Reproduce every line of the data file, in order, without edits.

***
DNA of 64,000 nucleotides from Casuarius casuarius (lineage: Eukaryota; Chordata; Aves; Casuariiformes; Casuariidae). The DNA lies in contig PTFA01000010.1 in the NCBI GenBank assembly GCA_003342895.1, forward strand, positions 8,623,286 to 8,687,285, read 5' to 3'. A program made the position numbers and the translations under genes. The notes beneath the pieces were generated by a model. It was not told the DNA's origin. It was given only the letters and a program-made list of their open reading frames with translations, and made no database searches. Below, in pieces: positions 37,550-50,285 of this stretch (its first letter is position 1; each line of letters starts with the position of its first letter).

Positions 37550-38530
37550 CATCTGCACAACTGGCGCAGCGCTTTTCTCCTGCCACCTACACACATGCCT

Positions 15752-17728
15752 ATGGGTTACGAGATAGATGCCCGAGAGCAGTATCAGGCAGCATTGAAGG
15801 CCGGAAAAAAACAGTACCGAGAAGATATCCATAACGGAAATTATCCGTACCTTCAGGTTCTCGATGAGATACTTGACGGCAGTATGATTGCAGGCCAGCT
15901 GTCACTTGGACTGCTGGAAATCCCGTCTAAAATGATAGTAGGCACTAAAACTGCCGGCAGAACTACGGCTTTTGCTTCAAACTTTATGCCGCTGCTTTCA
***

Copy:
DNA of 64,000 nucleotides from Casuarius casuarius (lineage: Eukaryota; Chordata; Aves; Casuariiformes; Casuariidae). The DNA lies in contig PTFA01000010.1 in the NCBI GenBank assembly GCA_003342895.1, forward strand, positions 8,623,286 to 8,687,285, read 5' to 3'. A program made the position numbers and the translations under genes. The notes beneath the pieces were generated by a model. It was not told the DNA's origin. It was given only the letters and a program-made list of their open reading frames with translations, and made no database searches. Below, in pieces: positions 37,550-50,285 of this stretch (its first letter is position 1; each line of letters starts with the position of its first letter).

Positions 37550-38530
37550 CATCTGCACAACTGGCGCAGCGCTTTTCTCCTGCCACCTACACACATGCCT

Positions 15752-17728
15752 ATGGGTTACGAGATAGATGCCCGAGAGCAGTATCAGGCAGCATTGAAGG
15801 CCGGAAAAAAACAGTACCGAGAAGATATCCATAACGGAAATTATCCGTACCTTCAGGTTCTCGATGAGATACTTGACGGCAGTATGATTGCAGGCCAGCT
15901 GTCACTTGGACTGCTGGAAATCCCGTCTAAAATGATAGTAGGCACTAAAACTGCCGGCAGAACTACGGCTTTTGCTTCAAACTTTATGCCGCTGCTTTCA